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Durga puja - when the goddess descends 01

The early morning fragrance, the festive chaos, the sumptuous delicacies, the never ending family talks and whole lots of fun. All this and much more are synonymous with what we call as festivals. In a nation, where every month in the calendar is filled with at least two or three red colored dates, each festival is celebrated with equal vigor and fervor. Each has its own significance and distinct flavor. In short, festivals are a perfect excuse to let the hair down and yet stay rooted to culture and tradition. (Picture – The Idol. Credit: Miss Tick)

Durga Puja (known as Dushhera in other parts of the country) is one festival, which the people of West Bengal hold close to their heart. Although, the capital of the state Kolkata boasts of  gorgeous theme based pandals and food, Hyderabad is no less. Every year extravagant pujas are organized in various parts of the city. Masab Tank, Balanagar, Charminar, Hakimpet, Alwal, Keyes High School, Sri Ramakrishna Math (near Indira Park) and Hyderabad Kalibari are some of the well known places, where Durga Puja is organized on a large scale. Hyderabad Bangalee Samiti is one of the oldest committee organizing the Puja dating back to nearly 6 decades.

Puja Pandal. Location: Keyes High School. Credit: Miss Tick

Puja Pandal. Location: Keyes High School. Credit: Miss Tick

Mahalaya (the day when the goddess is welcomed) marks the beginning of Durga Puja and traditionally the puja begins on this day but the various clubs and committees, who organize the puja across the country start it on the 6th day (shashti) of Navaratri and the celebrations continue till the 9th day. On the 10th day, sweets, beetle leaves and vermilion is offered to the Goddess to bid farewell and the idol immersion takes place on this day marking the end of the festivities.

The festival has a different meaning for everyone yet one common thread, which binds them all is the feel good factor associated with it. For some it is reviving childhood memories and spending quality time with relatives. For others, Puja is time for bonding with family and friends, gorging on the endless goodies and looking their best. “I get the puja feeling when I go on a shopping spree, its one time you can splurge on clothes and the whole when-will-I-wear-what process is very exciting”, says Tannavi. There are some, who come down to Hyderabad from other places during this time to witness the festivities. Indranil, a student of history in Delhi University, who spent the puja here says, “Hyderabad is like home away from home and spending Durga Puja was a pleasure. This is one time of the year I feel like a proud Bengali even though I’m out of Bengal (smiles).”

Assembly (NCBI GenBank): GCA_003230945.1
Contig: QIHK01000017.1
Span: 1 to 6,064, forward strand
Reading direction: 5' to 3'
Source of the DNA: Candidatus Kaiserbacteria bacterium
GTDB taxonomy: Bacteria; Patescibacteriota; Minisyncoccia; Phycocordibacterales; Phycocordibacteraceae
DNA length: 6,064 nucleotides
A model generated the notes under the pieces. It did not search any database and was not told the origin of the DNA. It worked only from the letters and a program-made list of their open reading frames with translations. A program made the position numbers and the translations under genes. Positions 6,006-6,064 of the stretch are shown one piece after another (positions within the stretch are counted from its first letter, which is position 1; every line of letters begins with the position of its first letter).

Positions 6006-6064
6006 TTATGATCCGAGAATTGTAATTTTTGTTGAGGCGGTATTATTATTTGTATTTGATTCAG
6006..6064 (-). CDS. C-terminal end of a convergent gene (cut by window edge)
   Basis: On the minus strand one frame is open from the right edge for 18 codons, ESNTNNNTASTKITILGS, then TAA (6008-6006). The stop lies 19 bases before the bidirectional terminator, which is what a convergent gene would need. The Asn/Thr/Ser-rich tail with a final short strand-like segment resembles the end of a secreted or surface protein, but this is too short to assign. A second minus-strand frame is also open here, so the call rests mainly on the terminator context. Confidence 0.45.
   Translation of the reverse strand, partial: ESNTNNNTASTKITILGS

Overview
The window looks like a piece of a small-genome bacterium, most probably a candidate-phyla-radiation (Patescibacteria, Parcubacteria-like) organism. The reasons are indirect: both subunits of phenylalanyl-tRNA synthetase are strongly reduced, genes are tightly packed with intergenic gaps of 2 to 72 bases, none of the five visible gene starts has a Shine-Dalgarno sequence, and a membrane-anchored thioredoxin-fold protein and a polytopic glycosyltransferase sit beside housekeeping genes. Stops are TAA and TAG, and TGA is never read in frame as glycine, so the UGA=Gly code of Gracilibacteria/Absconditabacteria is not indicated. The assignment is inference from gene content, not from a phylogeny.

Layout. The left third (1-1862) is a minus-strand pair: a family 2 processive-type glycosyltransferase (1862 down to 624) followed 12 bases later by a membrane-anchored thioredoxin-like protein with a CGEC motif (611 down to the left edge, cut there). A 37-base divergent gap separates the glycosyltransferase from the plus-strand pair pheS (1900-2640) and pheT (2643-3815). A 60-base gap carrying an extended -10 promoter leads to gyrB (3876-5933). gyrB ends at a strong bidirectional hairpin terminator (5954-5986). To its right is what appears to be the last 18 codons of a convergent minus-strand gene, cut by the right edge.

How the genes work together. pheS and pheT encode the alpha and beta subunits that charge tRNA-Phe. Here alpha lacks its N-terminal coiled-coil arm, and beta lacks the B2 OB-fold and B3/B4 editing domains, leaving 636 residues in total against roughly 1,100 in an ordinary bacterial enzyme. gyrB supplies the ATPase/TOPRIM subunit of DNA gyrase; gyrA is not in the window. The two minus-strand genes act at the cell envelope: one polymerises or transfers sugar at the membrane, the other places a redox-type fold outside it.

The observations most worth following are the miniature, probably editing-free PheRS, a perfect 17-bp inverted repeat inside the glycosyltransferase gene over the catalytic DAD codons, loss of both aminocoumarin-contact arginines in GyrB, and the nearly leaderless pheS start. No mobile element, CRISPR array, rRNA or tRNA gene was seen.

As a part of the programmes organized, bollywood singers like Javed Ali (of Jashn-e-Bahara fame), Reality show winners, Folk artistes from bengal etc are often flown in to enthrall audiences and are massive crowd pullers. “The Chauu Dance performance in Keyes High School this year was the best folk dance performance I’ve watched in long time. Oh my god! I had goose bumps when they I saw those people doing those stunts. It felt great that such art forms were brought into limelight”, elaborates Trishnanta.

Participants. Credit: Indranil Acharya

Puja enthusiasts. Credit: Indranil Acharya

Even Non-Bengalis take part in the celebrations and are equally excited to learn a little about the tradition and have fun at the same time. “My neighbours, friends come and take part in the competitions organized. They LOVE the food and entertainment package!” exclaims Mahua, a science student from St.Francis College.

Although the meaning of puja has metamorphosized over the years, what remains constant is the idea of showing our gratitude to the Goddess, who epitomizes the good over evil theory and the way everyone comes together for a few days to indulge in happiness, rituals and lots of good food.

The wait begins for next year when the Goddess will descend once again and as the saying goes Aasche bochor aabar hobe (Bless us again, coming year).

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